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On a recent trip to Berlin, I was able to tour the Bauhaus archives.  This collection revealed a unique creative environment in Berlin in the 1920’s  that produced radically new and functional designs.  The shift to Modernism was striking in its effect.  There is much to learn from the Bauhaus movement.

Even though, the Bauhaus which was started by Walter Gropius was to focus on architecture, there was no architecture department at the start. The focus was on encouraging design and design thinking.

The question that arose for me from this experience was ” can we apply design thinking to our healthcare system?”  If we try, then the outcomes in new organizational design in healthcare might be as striking as the red cube house design from 1922.

Design thinking applied to new healthcare organizations is about being confident in experimentation directed at solving problems.  The first step is to recognize the problems. That’s a very valuable starting point.

Next, the focus must be on creativity related to people, processes and operating philosophies. If the operating philosophy encourages everyone to be innovative, then creativity can be mobilized.  If not, then nothing will happen. The new regime in Germany in the 1930’s did not want creativity so the Bauhaus closed.

Patients’ outcomes in healthcare organizations are the direct result of the decisions that are made. What if , in designing new healthcare organizations, we focus on the architecture of decision making? It is essential to understand how decisions are made, who makes them and what processes are used.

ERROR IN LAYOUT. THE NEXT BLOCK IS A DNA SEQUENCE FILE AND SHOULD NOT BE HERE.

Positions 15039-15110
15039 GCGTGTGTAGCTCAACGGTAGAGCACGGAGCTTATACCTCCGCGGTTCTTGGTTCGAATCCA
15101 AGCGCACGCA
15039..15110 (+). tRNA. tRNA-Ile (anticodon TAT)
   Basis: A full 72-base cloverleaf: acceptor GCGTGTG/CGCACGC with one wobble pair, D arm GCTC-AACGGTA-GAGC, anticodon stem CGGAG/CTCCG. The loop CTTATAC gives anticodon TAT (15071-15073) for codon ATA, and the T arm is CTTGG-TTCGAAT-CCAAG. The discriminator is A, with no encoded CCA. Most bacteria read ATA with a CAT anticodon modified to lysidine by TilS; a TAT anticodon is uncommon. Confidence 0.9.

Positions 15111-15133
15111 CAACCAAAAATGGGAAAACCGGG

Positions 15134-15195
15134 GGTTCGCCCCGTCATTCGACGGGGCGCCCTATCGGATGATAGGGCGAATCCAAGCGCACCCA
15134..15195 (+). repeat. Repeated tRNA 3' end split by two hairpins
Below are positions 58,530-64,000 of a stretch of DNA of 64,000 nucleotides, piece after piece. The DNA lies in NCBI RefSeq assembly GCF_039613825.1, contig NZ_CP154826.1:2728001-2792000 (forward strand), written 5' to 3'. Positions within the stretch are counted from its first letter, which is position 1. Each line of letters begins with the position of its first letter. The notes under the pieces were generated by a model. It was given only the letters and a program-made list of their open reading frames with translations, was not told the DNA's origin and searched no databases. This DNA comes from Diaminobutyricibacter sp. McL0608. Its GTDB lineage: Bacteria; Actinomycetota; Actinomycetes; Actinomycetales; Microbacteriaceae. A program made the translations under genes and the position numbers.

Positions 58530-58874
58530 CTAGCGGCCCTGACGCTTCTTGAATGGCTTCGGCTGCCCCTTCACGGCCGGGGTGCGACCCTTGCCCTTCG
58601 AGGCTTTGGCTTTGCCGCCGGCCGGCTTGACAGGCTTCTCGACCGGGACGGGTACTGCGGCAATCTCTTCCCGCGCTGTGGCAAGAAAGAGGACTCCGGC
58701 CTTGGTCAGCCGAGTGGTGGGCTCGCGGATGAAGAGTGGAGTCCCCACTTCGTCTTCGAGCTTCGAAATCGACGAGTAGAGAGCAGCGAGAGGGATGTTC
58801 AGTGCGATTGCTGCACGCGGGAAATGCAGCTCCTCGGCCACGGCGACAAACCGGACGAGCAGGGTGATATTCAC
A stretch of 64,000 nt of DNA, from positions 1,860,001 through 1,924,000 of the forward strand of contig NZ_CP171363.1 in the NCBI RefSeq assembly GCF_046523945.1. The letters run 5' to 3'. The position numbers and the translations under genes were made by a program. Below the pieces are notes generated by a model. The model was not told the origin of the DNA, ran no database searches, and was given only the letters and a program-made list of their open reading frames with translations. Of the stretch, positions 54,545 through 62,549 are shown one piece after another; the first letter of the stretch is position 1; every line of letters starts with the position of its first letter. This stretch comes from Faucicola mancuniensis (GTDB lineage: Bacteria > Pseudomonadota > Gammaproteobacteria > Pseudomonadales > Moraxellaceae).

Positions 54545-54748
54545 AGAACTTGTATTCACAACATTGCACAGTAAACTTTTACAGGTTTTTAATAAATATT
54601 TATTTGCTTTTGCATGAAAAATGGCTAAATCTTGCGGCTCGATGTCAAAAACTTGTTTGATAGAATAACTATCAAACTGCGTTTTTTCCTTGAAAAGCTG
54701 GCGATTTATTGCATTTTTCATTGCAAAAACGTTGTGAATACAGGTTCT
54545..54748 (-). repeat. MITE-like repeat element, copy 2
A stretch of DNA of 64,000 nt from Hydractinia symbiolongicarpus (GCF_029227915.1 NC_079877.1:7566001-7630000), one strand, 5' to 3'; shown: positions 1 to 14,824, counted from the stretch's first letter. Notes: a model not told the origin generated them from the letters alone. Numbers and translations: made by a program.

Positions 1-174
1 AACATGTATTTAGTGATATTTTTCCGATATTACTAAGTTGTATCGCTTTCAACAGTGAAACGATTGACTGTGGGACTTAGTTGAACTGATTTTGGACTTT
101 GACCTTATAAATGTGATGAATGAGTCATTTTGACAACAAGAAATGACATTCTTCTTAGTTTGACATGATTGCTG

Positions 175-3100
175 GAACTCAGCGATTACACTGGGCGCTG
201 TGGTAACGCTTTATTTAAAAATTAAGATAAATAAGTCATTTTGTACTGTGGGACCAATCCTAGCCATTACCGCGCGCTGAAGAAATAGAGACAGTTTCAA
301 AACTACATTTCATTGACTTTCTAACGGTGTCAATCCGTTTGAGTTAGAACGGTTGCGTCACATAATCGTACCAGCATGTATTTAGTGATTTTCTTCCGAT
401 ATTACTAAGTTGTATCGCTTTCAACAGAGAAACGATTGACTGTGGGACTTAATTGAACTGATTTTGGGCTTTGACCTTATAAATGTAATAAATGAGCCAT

Rarely, do we audit the decision processes within hospitals or clinics but it is the quality of these decisions that determines if the patient requiring surgery will get the right surgery at the right time with the right surgeon.

To support design thinking, small focused experiments in organizational design must be encouraged to test ideas. Many of these experiments will fail. Success is often built on a string of failures that have provided the opportunity to learn.

The cost of experimenting has dropped because of the availability of secure cloud based systems and apps. Cost is not the constraint. Protecting the status quo and the cultural resistance to change, albeit very slow, is the issue.

To succeed with design thinking, everyone on the design team must have a voice. Hierarchy or power based on status is a deterrent to deep engagement. Everyone must be encouraged to be creative and to participate. The ultimate is to achieve group flow (total immersion and joy in work) in the new processes that result from design thinking.

Here’s a case study of new organizational design. Rupert Case Management (RCM) was retained by a 500 unit drug store chain. The drug store chain committed over $1M in testing equipment to a free clinical programme for their customers. Unfortunately, the pharmacists who felt confident dispensing pills were not willing to transition to their new role advising patients.

In response to this resistance, RCM used “design thinking” to register a clinical trial with Health Canada. All of the pharmacists were “deputized” as clinical researchers. Then we taught them how to do the tests, collect data and advise clients. This new organizational design was transformative for the culture of this drug store chain. The programme which we designed continues to be very successful and has won awards in the industry.

As you can see from this case study, we have much to gain from design thinking in transforming our healthcare organizations. Thanks to Walter Gropius and the Bauhaus movement of the 1920’s, we have an example of how design thinking can make a difference.